Deep Dark Night
PublisherOrenda Books
Date Published05 March 2020
Price£ 8.99

Deep Dark Night

by Steph Broadribb

Bounty hunter Lori Anderson is forced to do one last job for shady FBI agent Alex Monroe – take on Chicago crime boss Cabressa in a poker sting and get enough evidence to put him away for good.


Bounty hunter and single mother Lori Anderson is back for a fourth outing in Deep Dark Night. Much against her better judgment she’s doing what’s meant to be one last job for FBI Special Agent Alex Monroe, a man who couldn’t find the right side of the tracks with a roadmap, a torch and both hands.

Lori doesn’t trust the man an inch, but she’s committed to doing a job for him, which means leaving her beloved daughter Dakota with a friend and working off the books with her former partner and lover, JT, the man who taught her all the tricks of the trade. The man who happens to be Dakota’s father, even though Dakota doesn’t know that yet.

The job is to obtain enough evidence to secure the conviction of the head of the Cabressa crime family using a priceless gold chess set as bait in a high stakes game of poker. Lori is by no means convinced that she can pull the job off, but with a crash course in the card game and JT as her back-up, Lori puts her head in the lion’s den, which in this case is an luxury penthouse at the top of the Skyland Tower, an exclusive building with staggering views over Chicago.

Lori is wired with high-tech kit that Monroe claims will be undetectable, and must rely on her wits to survive in a clash over cards in a game run by society hostess Carmella Davies. Her brief is to go head to head with Cabressa, but ultimately cede the chess game to him. Lori isn’t at all sure she can survive that long in the game against a bunch of experienced players, all with their own reasons for wanting – and needing – to win.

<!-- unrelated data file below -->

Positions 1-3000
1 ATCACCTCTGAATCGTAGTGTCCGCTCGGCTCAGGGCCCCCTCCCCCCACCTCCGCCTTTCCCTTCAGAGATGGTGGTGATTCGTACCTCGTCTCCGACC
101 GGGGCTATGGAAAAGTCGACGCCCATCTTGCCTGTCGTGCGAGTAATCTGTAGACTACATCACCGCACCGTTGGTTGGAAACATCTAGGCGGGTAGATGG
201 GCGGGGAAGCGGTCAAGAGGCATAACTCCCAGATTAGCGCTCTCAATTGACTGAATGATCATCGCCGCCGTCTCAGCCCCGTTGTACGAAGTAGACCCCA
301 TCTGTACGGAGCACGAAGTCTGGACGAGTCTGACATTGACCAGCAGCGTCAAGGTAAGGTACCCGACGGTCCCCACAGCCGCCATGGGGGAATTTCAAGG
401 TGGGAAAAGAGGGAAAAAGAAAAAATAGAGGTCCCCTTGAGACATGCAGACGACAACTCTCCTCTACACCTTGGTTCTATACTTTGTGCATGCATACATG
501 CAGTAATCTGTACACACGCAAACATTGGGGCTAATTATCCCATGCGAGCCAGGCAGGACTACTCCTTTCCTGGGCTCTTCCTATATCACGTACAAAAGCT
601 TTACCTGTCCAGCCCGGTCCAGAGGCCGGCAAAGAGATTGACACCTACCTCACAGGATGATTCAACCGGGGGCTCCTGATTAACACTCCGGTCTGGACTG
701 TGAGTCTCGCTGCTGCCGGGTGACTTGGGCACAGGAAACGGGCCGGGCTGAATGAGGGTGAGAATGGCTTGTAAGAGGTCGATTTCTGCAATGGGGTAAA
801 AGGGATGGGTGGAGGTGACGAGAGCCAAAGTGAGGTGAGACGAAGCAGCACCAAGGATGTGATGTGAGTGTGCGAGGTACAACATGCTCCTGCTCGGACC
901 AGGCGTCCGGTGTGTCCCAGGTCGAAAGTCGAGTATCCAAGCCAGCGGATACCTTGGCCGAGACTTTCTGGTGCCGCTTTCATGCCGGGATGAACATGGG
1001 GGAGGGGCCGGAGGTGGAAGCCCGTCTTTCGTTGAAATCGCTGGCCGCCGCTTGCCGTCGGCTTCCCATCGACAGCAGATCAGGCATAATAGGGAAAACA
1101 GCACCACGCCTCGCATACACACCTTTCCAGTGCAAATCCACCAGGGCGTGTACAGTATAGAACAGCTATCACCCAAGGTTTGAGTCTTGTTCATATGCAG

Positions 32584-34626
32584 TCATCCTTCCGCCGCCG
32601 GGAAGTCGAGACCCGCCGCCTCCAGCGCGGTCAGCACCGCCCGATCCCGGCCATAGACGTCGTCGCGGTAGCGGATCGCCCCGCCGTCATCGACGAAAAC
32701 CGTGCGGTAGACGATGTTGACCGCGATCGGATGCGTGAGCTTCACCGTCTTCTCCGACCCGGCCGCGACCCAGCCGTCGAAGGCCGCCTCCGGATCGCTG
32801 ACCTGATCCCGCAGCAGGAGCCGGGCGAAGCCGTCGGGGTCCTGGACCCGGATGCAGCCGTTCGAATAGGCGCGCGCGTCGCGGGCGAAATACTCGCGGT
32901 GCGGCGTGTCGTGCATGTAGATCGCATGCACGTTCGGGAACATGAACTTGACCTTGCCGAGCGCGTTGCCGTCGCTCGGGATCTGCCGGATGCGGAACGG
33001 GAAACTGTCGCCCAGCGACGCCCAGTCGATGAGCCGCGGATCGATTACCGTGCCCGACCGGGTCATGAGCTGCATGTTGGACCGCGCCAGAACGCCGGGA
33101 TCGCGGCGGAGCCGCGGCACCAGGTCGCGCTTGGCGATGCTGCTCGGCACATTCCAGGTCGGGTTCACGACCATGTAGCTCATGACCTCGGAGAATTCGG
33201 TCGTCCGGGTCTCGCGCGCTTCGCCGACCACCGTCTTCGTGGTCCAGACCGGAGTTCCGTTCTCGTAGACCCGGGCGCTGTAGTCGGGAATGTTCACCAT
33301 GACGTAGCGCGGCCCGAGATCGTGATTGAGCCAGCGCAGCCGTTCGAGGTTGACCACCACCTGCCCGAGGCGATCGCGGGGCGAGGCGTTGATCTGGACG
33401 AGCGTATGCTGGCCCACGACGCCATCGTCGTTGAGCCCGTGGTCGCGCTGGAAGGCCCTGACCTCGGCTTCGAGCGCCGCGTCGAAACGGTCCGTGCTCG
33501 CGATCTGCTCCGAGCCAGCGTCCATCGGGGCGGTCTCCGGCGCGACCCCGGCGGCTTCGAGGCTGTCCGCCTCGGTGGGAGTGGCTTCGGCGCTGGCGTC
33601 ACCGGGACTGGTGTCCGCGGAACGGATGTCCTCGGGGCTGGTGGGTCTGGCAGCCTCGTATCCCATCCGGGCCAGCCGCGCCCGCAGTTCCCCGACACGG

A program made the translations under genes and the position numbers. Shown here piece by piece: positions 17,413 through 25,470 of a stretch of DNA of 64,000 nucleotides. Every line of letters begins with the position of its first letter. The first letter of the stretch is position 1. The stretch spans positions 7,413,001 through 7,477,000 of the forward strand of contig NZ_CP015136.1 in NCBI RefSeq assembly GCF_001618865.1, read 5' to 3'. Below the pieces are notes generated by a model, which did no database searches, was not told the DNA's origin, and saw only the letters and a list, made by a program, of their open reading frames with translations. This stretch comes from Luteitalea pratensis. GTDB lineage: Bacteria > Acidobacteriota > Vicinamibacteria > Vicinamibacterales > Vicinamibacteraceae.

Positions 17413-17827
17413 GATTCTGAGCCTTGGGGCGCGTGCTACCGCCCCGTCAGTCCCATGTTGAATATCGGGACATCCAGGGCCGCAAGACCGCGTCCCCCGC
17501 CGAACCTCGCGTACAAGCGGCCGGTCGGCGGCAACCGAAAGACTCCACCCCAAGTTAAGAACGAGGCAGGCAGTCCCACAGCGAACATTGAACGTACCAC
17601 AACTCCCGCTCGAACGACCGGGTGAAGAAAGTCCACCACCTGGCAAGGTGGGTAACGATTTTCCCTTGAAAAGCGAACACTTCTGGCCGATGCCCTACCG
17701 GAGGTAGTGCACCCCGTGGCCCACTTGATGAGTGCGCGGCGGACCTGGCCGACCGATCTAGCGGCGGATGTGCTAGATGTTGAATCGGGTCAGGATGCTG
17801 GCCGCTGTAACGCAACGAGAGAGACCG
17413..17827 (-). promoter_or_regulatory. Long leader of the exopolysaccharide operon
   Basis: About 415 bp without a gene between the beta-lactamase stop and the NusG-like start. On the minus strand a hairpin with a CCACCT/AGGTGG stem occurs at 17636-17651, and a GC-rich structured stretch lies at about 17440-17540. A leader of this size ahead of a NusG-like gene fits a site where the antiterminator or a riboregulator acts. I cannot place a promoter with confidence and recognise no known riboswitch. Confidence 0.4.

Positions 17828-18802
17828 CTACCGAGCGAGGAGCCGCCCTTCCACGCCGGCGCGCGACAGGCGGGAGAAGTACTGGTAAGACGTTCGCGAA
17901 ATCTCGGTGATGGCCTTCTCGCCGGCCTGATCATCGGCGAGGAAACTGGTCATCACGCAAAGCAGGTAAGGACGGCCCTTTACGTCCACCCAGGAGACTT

She is already badly on edge at the climax of the intended sting when the penthouse, and the rest of the city, is abruptly plunged into darkness, triggering the lockdown of the whole penthouse as it turns into one large panic room. The only problem is that someone has their own agenda – to reveal the identity of the master criminal known only as Herron, who is rumoured to be challenging Cabressa for mastery of the city.

Steph Broadribb deftly sets up a very real locked room mystery in which the poker players have to reveal their own secrets and unmask Herron at the same time. No one trusts anyone, and it seems no one can be trusted. It’s only a stroke of luck that sees JT in the penthouse with Lori when it goes into lockdown, but they’re unarmed, pitted against ruthless players with everything to lose and the rogue card of a gun in the room.

Lori Anderson is one of the great female characters of the crime genre, and Steph Broadribb seems utterly at home in her chosen US setting, despite her own UK roots. One of the things I like about the books is the way she allows Lori to survive on her wits without ever feeling the need to hit her character with the stupid stick for the sake of the plot, although I did question the wisdom of an dive off a bridge into a bone-cold river in the middle of the night! She sets up a situation and then plays it out in a way that seems utterly unforced.

The other card players are equally well-drawn, especially the deeply calculating Cabressa whose flashes of deadly brutality come as a salutary warning that the seemingly urbane exterior hides a vicious killer. But he’s not the only killer in the locked-down penthouse and if the trapped group don’t succeed in unmasking Herron, they’ll all die as the oxygen starts to run out when the puppet master in the deadly game shuts down the life-support systems one by one.

Deep Dark Night marks a definite departure from the previous chase thrillers that Broadribb has excelled at and shows that she can turn her hand to a very different setting but still provide constant tension punctuated by sharp adrenaline flares. Lori and JT make a formidable team, but I’d be the first to admit that they’re operating at the very end of their not inconsiderable tethers in their latest outing. If you’ve missed the earlier books, I wouldn’t worry about it. Deep Dark Night still works well as a standalone.

Reviewed 11 April 2020 by Linda Wilson